Mediation is a broad, civil process that is used to settle disputes between two different parties, which can be individuals, businesses or organisational groups without necessarily needing to go to court.
Unlike in a court case or other forms of arbitration, where the resolution to a dispute is in the hands of a third party, mediation allows for both parties to decide how they want to resolve the dispute and find a compromise solution that everyone can live with.
It is not inherently adversarial, and so can be beneficial as a first or early step to avoid damaging the relationships of everyone involved.
However, whilst it is a confidential, supportive process, there is a structure in place to ensure that discussions proceed positively towards the ultimate goal of ending hostilities, which can vary but typically includes six distinct stages.
Stage One: Opening Statement
At the start of the mediation session, the mediator themselves will introduce everyone, explain the goals of the mediation as well as the rules that are in place to help all parties succeed at developing a settlement together.
Stage Two: Opening Remarks From The Disputants
Each party involved in the dispute has a chance to describe the dispute, what consequences it has had and what elements may be part of the potential settlement.
Each party takes it in turns, whilst the mediator can ask questions and determine how receptive both parties may be to a resolution.
The most important aspect of the opening remarks is that they have the right to have their say, which means that other people involved in the discussion are not allowed to interrupt at this stage.
Stage Three: Joint Discussion
Once everyone had had a chance to discuss the dispute, a mediator will often invite the participants to respond to the opening statements in a bid to define the issues at hand.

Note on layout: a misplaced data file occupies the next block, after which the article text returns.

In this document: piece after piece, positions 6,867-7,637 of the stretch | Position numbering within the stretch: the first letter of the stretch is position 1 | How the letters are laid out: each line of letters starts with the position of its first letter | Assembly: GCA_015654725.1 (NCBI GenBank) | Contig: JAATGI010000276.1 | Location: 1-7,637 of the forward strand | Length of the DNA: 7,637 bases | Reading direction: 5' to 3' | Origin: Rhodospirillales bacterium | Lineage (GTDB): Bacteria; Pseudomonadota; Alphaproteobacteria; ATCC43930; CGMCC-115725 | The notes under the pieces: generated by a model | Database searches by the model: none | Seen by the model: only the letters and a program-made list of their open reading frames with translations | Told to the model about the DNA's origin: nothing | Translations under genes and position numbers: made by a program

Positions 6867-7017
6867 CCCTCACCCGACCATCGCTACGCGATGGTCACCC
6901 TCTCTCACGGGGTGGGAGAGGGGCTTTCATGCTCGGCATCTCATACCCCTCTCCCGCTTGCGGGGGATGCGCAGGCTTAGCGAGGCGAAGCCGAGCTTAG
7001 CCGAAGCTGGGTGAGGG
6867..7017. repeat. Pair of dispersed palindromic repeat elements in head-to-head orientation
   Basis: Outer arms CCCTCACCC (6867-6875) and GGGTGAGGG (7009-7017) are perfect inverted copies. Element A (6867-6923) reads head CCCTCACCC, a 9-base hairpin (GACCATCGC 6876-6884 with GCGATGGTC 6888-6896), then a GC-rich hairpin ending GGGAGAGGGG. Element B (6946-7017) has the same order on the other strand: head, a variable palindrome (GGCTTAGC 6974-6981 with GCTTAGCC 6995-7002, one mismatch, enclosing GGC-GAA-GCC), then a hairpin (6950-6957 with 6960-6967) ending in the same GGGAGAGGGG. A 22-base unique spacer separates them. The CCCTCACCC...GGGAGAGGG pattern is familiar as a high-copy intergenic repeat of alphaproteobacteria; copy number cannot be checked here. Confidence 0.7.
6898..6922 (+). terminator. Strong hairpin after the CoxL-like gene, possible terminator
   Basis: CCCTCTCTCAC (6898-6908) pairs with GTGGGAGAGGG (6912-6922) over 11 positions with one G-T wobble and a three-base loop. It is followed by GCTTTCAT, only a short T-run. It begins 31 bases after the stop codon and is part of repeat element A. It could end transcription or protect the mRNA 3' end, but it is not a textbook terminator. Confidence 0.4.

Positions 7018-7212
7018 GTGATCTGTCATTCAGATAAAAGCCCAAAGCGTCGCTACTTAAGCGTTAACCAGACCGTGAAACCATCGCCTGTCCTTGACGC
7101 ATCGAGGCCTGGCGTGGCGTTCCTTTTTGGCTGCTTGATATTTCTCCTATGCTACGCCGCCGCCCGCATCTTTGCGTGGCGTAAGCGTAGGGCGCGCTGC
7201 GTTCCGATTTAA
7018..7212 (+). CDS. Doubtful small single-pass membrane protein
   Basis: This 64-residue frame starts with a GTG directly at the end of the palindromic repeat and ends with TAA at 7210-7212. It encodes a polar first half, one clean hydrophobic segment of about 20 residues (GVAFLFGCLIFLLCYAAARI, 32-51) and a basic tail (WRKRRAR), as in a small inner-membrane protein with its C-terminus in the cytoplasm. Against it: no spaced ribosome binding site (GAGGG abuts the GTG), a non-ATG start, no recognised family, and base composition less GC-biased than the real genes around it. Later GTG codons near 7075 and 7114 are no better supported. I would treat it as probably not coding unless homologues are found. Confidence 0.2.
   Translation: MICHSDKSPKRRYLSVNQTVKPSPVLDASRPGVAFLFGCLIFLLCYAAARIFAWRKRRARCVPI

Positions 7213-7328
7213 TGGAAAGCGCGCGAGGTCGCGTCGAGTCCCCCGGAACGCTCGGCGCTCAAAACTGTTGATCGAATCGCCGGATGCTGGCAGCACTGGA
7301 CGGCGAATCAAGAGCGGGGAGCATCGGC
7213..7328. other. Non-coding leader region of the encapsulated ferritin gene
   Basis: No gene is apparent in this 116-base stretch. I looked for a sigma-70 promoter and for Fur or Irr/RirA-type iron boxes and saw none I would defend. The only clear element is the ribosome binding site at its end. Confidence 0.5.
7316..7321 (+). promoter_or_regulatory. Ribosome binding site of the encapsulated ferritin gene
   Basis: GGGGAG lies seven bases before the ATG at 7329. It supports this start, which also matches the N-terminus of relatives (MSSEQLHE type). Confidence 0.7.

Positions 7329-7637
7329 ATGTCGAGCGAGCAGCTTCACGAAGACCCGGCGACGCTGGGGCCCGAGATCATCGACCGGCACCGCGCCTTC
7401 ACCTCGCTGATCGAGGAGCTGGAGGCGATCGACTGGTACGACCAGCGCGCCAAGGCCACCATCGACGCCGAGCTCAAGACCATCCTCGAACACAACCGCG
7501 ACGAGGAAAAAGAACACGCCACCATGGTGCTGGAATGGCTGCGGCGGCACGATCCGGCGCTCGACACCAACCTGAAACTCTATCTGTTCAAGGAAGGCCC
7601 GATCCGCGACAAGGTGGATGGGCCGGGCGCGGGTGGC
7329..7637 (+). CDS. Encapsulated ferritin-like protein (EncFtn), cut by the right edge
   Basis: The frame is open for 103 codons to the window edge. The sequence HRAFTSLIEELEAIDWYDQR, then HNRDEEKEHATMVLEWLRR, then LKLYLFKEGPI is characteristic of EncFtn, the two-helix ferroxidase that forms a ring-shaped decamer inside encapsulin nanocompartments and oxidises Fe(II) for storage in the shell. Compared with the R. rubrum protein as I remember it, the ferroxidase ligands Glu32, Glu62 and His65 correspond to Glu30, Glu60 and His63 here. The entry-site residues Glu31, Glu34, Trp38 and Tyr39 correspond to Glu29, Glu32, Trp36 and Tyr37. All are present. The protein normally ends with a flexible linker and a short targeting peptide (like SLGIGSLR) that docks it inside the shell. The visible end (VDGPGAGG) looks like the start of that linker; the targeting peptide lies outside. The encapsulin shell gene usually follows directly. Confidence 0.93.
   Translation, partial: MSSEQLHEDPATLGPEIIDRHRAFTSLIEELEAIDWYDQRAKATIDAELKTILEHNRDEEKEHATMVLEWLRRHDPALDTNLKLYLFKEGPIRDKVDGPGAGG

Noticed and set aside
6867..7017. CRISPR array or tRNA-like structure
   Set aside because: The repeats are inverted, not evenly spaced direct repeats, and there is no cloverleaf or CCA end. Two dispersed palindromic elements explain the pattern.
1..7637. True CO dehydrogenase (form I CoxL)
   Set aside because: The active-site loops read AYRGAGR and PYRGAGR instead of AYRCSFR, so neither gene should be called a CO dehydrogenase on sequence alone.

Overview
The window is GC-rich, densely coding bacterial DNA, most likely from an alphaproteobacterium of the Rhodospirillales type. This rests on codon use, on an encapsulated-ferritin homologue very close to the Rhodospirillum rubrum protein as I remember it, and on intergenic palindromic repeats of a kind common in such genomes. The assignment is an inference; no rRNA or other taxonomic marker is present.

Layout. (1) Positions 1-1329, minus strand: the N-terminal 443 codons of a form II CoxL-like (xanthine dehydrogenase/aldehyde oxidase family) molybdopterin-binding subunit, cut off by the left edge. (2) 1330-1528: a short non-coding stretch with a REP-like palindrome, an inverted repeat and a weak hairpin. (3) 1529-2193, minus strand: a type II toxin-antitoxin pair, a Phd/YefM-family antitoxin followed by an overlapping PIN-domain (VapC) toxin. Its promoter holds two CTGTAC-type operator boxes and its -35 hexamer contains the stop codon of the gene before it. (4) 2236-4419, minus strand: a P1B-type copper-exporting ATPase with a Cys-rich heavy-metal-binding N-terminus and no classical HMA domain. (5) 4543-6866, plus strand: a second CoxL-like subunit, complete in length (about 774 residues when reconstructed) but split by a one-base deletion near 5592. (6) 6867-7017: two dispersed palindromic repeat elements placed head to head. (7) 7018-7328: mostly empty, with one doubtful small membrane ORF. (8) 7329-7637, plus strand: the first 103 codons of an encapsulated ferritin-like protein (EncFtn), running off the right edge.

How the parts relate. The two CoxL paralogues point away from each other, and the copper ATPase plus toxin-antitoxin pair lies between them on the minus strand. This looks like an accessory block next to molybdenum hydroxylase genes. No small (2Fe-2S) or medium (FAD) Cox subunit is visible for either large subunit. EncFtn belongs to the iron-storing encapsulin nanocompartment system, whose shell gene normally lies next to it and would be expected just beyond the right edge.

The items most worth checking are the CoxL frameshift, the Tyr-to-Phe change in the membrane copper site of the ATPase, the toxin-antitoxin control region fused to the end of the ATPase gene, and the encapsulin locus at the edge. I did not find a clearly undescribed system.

This part will depend heavily on how receptive the people have been to the mediation process but can be the point where a breakthrough emerges.
Stage Four: Private Caucus
After a discussion as a group, the mediator will then offer each party a chance to meet directly with them and discuss the strengths and weaknesses of each dispute position and exchange potential offers.
The primary part of the mediation process, caucuses often repeat for as long as it takes to come to an agreement during the time allotted for mediation.
Stage Five: Joint Negotiation
After the caucus session, the mediator may in some cases bring the parties back together so they can negotiate the terms of a settlement directly.
However, this is not a common part of the mediation process and in most cases, mediation moves from step four to step six directly once a settlement is reached.
Stage Six: Written Settlement Agreement
If both sides reach an agreement, the mediator will put the main points of this settlement in writing.
This is known as a settlement agreement and once both sides sign the document it becomes a legally binding contract.
This can also be used to end court proceedings if they have already begun, with a Tomlin order enforcing what has been agreed.
If both parties did not reach an agreement, the mediator will help arrange another meeting if it is seen to be beneficial or help enable negotiations by phone.
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